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Stockholm Dansfilmfestival participates at the inauguration of Teaterkvarteren in Sundsvall, Sweden. 24 dance films will be presented by creators from all over Sweden. The event takes place on 12th March 2016.

The Economic Body is screened in Block 3: 14.00-14.30. Free entry.

More information: Norrdans

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A short film of The Economic Body was featured at Stockholm Dansfilmfestival at Zita the 21 December. More screenings are to be announced during spring 2016.

More about Stockholm Dansfilmfestival

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“There is a correlation between the ways we use our bodies and the roles we play”

An event on the crossover between dance and social science. Collaboration between Fredriksson (SE), Steil (LU), Brandão (BR).

With kind support from La Maison des Etudiants Suédois, Cité Internationale Universitaire de Paris.

Photos © Liv-Kristin Rød Korssjøen

Program for event 30 oct 2015

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La Maison des Etudiants Suédois invites you to an interdisciplinary event

Fredriksson (SE), Steil (LU), Brandão (BR)

“There is a correlation between the way you use your body and what role you’re playing”

Friday 30 October 2015 at 20.00

PROGRAM
20.00-20.10: Introduction to concept
20.10-20.45: Film screening of “The Economic Body”
20.45-21.30: Discussion and refreshments

Fredriksson, Steil and Brandão co-create their first interdisciplinary event on the intersection between dance and social science. The three met in the Cité Internationale Universitaire de Paris, and gathered in their mutual but diverse explorations of the fields. Fredriksson presents film excerpts from her interdisciplinary project “The Economic Body” (2014), and invites Steil and Brandão to elaborate on their current research and performance projects.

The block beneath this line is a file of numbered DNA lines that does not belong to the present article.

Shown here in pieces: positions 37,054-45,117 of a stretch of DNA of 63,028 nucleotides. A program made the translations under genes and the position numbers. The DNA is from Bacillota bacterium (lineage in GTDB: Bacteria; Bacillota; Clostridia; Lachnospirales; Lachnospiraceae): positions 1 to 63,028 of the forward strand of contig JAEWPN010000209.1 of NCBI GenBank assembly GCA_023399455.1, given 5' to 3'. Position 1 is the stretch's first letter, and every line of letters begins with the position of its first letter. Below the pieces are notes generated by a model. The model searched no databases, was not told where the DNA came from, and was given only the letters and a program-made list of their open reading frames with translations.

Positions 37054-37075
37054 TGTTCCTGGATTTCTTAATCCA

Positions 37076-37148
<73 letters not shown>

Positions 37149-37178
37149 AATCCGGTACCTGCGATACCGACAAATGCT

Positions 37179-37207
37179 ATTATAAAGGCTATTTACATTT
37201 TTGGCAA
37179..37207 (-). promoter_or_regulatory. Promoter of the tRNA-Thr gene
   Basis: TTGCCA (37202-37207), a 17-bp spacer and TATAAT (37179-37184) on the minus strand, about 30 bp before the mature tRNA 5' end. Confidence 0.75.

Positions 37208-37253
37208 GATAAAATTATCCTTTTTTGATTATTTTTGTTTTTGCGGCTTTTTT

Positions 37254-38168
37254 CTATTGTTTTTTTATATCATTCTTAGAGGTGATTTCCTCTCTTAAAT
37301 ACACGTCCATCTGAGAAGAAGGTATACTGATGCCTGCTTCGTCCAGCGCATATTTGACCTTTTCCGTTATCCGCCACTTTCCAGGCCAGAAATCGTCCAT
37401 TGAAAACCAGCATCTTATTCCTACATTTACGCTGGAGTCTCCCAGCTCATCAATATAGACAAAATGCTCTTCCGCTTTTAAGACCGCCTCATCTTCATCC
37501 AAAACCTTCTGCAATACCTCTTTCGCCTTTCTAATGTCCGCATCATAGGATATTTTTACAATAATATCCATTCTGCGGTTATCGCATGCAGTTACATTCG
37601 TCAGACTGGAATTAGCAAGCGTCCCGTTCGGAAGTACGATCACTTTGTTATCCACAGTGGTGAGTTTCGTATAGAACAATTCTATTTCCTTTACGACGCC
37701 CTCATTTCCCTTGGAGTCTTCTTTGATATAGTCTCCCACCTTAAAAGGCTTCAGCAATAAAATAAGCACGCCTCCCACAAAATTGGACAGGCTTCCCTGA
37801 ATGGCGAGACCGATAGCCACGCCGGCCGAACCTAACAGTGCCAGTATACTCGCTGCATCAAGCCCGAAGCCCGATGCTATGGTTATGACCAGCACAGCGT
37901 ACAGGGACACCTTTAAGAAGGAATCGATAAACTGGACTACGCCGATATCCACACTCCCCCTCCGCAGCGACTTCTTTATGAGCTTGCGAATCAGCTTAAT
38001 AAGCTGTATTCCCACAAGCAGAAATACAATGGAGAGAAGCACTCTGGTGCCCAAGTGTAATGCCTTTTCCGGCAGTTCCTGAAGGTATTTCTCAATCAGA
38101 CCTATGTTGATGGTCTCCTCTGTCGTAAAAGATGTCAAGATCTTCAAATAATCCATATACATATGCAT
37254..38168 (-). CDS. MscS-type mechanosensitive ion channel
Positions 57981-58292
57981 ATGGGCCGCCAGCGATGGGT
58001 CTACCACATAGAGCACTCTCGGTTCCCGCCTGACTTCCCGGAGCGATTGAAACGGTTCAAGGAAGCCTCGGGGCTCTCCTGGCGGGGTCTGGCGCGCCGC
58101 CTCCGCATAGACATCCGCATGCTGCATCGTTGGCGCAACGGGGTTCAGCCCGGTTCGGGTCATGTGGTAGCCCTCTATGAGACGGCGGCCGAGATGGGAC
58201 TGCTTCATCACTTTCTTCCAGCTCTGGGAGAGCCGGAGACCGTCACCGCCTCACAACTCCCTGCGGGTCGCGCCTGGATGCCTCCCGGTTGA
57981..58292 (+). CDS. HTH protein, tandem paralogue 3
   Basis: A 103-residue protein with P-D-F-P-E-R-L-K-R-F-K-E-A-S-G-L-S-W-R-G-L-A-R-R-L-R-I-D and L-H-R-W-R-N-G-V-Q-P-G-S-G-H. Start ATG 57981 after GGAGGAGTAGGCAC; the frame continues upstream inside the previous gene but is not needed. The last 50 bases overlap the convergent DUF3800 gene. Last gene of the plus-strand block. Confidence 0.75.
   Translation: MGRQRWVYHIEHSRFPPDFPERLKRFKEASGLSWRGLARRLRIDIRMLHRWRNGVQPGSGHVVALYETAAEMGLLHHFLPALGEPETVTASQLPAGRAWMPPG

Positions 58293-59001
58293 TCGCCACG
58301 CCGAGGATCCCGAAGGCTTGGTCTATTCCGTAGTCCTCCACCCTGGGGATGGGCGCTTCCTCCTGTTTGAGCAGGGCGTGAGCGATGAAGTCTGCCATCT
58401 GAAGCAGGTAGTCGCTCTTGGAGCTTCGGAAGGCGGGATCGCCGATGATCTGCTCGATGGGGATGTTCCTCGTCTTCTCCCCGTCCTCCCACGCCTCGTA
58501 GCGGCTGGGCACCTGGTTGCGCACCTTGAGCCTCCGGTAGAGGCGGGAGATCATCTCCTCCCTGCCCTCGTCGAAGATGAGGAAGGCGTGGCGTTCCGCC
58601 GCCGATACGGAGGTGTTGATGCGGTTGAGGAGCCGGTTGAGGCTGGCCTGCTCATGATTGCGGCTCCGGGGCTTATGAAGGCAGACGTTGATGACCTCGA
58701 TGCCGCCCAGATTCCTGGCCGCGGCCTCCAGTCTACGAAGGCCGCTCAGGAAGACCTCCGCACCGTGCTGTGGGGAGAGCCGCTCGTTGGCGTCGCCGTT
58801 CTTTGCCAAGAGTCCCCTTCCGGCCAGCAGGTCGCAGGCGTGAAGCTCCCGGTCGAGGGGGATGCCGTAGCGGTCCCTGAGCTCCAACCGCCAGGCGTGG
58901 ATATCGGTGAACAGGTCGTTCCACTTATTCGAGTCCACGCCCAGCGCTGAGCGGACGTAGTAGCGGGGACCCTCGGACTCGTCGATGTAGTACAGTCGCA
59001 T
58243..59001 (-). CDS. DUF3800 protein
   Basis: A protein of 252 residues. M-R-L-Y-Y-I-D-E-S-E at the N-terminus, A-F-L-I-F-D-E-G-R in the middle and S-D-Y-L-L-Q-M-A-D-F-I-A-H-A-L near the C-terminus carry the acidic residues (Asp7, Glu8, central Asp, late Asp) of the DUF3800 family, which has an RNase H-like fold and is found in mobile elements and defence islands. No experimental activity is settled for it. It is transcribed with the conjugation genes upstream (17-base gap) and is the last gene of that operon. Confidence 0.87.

Anna-Mi Fredriksson is a choreographer and economist from Stockholm, Sweden. After working as a dancer with The English National Ballet, she studied at Stockholm School of Economics, where she co-founded the organisation Art Division, exploring and developing the relationship between arts, business and society. She is currently residing in Paris where she studies International Economic Policy at Sciences Po.

Laura Steil recently obtained her PhD in anthropology from the Ecole Pratique des Hautes Etudes (EPHE). She spent the last decade researching the social and cultural dynamics of several “non-academic” dance scenes in France, most notably the hip-hop or “afro” scenes. She uses dance as an ethnographic research tool, considering the (dancing) body not only an object but a locus and vector of knowledge. She is currently a post-doctoral fellow at the GSRL (EPHE).

Carolina Brandão is a dancer and sociologist from São Paulo, Brazil. She was classically trained and worked in various contemporary projects throughout her career. After studying Social Sciences at the University of São Paulo, she alternated for 8 years between works in contemporary dance and in consulting, evaluating social projects. She is currently studying International Public Management at Sciences Po – Paris.

Bienvenue! Welcome!

La Maison des Etudiants Suédois
La Cité internationale universitaire de Paris
7F Bd Jourdan, 75014 Paris
(RER B, Tram 3, Bus 21, 67 : La Cité universitaire)

Kulturbryggan

Screen Shot 2015-05-21 at 8.11.01 PMhas released their annual report for 2014-2015, featuring The Economic Body. The report highlights the unique collaboration between the academic field and the arts, and allows a public transparency into the project, regarding how it evolved, and what insights have been generated.
See full report.

“Genom projektet har jag lärt mig att det krävs ett sammanhang för att tvärdisciplinär diskussion och reflektion ska uppstå, och en koreograf har möjligheten att skapa detta sammanhang genom den konstnärliga processen.” – Anna-Mi Fredriksson